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KU grants more rights to students than some other public universities, Daily Kansan reports
The University Daily Kansan has an interesting look today at how the rights granted to KU students by the university compare to those of students at other universities in the Midwest.
The newspaper compared KU's Code of Student Rights and Responsibilities to policies at Kansas State University, the University of Missouri, the University of Oklahoma and the University of Texas. And according to a comparative chart (which didn't make it into the online version), KU appears to grant more rights to its students than any of the others.
Two notable rights KU students have that the others don't are freedom of expression in the classroom ("subject only to the responsibility of the instructor to maintain order") and a protection against receiving an academic punishment for committing a crime off campus.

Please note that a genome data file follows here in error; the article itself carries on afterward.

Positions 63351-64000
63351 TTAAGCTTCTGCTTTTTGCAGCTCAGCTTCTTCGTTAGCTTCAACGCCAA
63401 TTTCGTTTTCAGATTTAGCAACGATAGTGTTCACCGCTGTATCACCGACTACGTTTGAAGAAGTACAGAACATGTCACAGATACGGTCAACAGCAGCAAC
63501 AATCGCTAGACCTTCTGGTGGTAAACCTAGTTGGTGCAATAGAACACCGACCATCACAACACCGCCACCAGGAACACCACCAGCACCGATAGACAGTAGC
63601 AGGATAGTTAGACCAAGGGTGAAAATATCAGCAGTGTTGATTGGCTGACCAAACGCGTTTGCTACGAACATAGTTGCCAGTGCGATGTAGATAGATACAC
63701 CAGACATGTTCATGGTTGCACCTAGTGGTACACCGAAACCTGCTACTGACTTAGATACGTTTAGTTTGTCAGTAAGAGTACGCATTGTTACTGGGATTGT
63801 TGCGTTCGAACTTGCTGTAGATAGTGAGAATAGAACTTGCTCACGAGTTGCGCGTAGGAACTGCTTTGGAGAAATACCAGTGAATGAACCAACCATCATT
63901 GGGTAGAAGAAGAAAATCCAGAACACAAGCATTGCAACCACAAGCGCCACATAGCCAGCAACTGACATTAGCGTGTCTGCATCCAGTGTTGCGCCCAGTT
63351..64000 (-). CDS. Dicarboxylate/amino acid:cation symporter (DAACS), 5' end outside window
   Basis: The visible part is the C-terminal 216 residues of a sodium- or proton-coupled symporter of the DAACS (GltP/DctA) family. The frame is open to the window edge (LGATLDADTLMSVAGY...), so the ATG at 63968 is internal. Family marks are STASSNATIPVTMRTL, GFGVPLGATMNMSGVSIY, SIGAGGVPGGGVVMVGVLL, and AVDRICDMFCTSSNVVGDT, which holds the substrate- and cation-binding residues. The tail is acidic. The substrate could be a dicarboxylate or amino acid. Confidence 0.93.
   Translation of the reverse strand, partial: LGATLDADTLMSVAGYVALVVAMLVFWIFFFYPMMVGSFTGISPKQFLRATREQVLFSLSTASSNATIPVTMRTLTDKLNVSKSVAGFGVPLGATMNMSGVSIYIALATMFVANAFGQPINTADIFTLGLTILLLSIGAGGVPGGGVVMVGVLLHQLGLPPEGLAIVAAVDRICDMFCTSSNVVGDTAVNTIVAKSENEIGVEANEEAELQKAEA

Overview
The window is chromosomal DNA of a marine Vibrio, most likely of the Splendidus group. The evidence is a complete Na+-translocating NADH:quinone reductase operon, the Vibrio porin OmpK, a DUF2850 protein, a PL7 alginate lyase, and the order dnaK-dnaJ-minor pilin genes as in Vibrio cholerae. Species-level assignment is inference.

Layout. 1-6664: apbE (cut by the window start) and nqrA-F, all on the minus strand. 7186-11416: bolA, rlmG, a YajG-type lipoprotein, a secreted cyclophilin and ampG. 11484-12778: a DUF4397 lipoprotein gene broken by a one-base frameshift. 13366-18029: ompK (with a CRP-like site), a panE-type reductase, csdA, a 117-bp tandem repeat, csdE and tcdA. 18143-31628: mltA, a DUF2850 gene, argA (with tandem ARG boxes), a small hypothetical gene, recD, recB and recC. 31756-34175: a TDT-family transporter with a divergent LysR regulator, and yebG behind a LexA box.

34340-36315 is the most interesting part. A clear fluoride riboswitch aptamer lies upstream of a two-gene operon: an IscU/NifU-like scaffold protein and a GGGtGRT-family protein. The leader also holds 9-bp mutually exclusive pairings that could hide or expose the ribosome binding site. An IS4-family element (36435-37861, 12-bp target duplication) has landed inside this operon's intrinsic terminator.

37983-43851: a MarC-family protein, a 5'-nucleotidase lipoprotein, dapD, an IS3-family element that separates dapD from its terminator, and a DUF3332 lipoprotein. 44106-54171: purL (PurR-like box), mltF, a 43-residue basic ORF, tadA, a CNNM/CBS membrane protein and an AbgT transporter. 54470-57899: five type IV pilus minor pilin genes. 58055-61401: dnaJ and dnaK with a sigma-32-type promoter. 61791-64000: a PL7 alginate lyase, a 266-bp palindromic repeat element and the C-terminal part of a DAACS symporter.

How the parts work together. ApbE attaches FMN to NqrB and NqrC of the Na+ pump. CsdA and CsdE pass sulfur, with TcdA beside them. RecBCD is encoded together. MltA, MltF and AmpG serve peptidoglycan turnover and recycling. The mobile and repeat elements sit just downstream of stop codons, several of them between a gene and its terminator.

Some other rights that KU grants that other universities don't: the right to challenge a grade, protection from censorship or unreasonable search and seizure in student housing, and the right to distribute written materials on campus without prior approval. (Edit: Things might be a bit more complicated. Check my comment below.)
That Code of Student Rights and Responsibilities dates to 1970, when the Student Senate wrote it up and the chancellor approved it. Only KU and Oklahoma have such a document devoted to the rights of students, among the universities the Kansan looked at.
You all, of course, have the right to ensure people know what's going on at KU by sending your KU news tips to firstname.lastname@example.org.